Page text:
We’ve walked the Freedom Trail many times on visits to Boston – most of it, anyway. We’ve never quite made it to Bunker Hill, but we fixed that today using the Rosie Ruiz method – we took the T to the Community College station and walked the rest of the way.
The Monument itself was closed due to COVID, but I’m not sure I would have been up for climbing the 294 steps anyway. The grounds were open, though, so we walked around the battlefield – it was a beautiful morning. I would have liked to have been able to go into the Lodge, but it, too, was closed.
The Museum was open, though, so we spent an hour or so looking at all of the exhibits and learning the story of the battle, which actually took place on Breed’s Hill rather than Bunker Hill. The hill got renamed after the Revolution, and apparently the original Bunker Hill got used as landfill to expand Boston!
We made a couple of stops on our way to the Charleston Navy Yard and the USS Constitution. The first was at the Charleston Training Field, where we saw a monument erected in 1872 to honor “the men of Charleston who fought in the War of 1861 for the preservation of the Union” – the term “Civil War” wasn’t in common use then, apparently.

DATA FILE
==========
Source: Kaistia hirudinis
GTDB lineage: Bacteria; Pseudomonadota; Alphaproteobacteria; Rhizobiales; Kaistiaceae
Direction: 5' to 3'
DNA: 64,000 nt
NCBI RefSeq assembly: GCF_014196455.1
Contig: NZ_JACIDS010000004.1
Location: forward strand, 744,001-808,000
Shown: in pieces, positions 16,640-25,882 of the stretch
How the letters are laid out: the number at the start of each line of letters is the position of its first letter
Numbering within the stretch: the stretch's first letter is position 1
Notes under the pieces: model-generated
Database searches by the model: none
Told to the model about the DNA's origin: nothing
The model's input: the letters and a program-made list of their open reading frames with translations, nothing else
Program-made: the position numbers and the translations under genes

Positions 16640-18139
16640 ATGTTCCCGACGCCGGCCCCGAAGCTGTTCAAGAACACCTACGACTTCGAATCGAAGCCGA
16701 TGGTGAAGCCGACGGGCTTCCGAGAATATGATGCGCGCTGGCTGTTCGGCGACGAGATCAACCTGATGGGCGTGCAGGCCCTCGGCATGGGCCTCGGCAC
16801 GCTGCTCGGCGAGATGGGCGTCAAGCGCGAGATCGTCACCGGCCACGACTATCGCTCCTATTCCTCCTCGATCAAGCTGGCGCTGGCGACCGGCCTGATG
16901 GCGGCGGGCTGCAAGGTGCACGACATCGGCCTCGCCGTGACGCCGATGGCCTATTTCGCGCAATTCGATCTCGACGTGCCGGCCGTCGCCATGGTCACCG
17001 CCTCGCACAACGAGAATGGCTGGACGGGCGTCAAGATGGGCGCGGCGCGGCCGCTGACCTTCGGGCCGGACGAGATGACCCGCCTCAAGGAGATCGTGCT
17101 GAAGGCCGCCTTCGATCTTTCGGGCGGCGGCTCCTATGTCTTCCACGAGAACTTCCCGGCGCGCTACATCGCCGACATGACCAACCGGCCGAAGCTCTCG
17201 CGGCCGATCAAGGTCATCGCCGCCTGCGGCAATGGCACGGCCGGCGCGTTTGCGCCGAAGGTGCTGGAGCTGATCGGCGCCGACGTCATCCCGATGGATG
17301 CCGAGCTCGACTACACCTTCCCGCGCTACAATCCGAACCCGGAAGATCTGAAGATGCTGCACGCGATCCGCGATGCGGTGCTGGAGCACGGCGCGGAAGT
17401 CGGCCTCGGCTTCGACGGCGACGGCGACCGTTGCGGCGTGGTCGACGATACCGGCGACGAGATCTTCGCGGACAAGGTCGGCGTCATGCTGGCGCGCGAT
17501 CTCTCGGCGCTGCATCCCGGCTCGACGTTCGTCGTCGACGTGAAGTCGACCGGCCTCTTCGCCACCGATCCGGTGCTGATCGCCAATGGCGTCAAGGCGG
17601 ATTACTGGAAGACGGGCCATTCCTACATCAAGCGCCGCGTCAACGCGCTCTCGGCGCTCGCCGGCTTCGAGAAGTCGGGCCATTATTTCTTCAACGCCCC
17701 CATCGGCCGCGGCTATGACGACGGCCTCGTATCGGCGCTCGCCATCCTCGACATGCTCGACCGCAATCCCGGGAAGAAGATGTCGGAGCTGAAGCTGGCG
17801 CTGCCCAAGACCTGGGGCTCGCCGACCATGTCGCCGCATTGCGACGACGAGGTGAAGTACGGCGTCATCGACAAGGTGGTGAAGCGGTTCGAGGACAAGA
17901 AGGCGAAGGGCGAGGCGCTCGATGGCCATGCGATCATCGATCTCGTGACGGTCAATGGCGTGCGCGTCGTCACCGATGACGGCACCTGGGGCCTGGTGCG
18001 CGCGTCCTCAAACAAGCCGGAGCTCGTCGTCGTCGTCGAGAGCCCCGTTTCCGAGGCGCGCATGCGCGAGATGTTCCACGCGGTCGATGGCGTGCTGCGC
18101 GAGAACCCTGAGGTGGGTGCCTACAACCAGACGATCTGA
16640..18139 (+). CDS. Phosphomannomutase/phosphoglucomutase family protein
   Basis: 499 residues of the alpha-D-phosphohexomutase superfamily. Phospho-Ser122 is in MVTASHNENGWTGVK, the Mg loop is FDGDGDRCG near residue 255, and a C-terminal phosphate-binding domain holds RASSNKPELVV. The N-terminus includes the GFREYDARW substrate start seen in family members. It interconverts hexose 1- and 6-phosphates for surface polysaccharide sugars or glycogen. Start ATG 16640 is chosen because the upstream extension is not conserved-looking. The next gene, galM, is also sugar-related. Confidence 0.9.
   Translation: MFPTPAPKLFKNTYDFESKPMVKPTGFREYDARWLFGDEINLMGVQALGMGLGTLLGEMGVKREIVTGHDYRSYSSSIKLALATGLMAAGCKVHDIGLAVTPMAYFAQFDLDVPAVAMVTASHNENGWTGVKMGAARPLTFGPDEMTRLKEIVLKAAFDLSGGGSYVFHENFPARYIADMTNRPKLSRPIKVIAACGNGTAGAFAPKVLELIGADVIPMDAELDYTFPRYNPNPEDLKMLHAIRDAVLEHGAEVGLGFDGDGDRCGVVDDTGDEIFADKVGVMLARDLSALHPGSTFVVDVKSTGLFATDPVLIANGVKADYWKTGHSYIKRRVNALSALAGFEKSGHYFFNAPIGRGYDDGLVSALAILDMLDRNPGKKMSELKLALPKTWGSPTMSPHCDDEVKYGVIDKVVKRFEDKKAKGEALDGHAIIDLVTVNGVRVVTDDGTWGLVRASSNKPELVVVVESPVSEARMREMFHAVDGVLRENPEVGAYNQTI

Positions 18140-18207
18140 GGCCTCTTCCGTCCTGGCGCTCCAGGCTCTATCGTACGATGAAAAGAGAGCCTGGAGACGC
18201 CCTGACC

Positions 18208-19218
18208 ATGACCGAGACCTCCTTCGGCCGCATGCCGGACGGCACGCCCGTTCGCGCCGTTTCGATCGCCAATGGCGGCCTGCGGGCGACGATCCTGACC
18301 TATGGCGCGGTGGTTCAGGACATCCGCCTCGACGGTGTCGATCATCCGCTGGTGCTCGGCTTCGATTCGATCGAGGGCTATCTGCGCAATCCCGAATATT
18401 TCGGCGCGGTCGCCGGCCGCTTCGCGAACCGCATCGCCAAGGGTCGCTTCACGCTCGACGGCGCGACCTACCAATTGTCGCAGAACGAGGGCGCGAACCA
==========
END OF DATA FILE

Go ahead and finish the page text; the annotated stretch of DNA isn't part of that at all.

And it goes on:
The second stop was at Warren Tavern for lunch; it claims to be the oldest tavern in Massachusetts. I can’t speak to the truth of the claim, but the food was ok, the beer was decent, and the air conditioning worked well. Four stars!
We’d been to the Charleston Navy Yard to tour the USS Constitution many years ago. Not much had changed, at least aboard the ship – there was more security, and the Visitor Center closed for an hour at 1pm for cleaning because of Covid!
We took the ferry to Long Wharf to go to the New England Aquarium, enjoying a cool breeze on the way. We also got to see the Aquarium from the water, and our guide on Tuesday was right – that view most definitely exposes the Aquarium as a Brutalist building.
The ground floor of the Aquarium is filled with penguins, and we even got to watch them being hand-fed their allotment of fish for the day.
The centerpiece of the Aquarium is a four-story salt water tank, complete with Myrtle the Turtle, as well as many other creatures of the deep and not-so-deep.
There are other exhibits to enjoy, too, like the sea dragons and the sea lions.
It was a good way to spend a hot afternoon.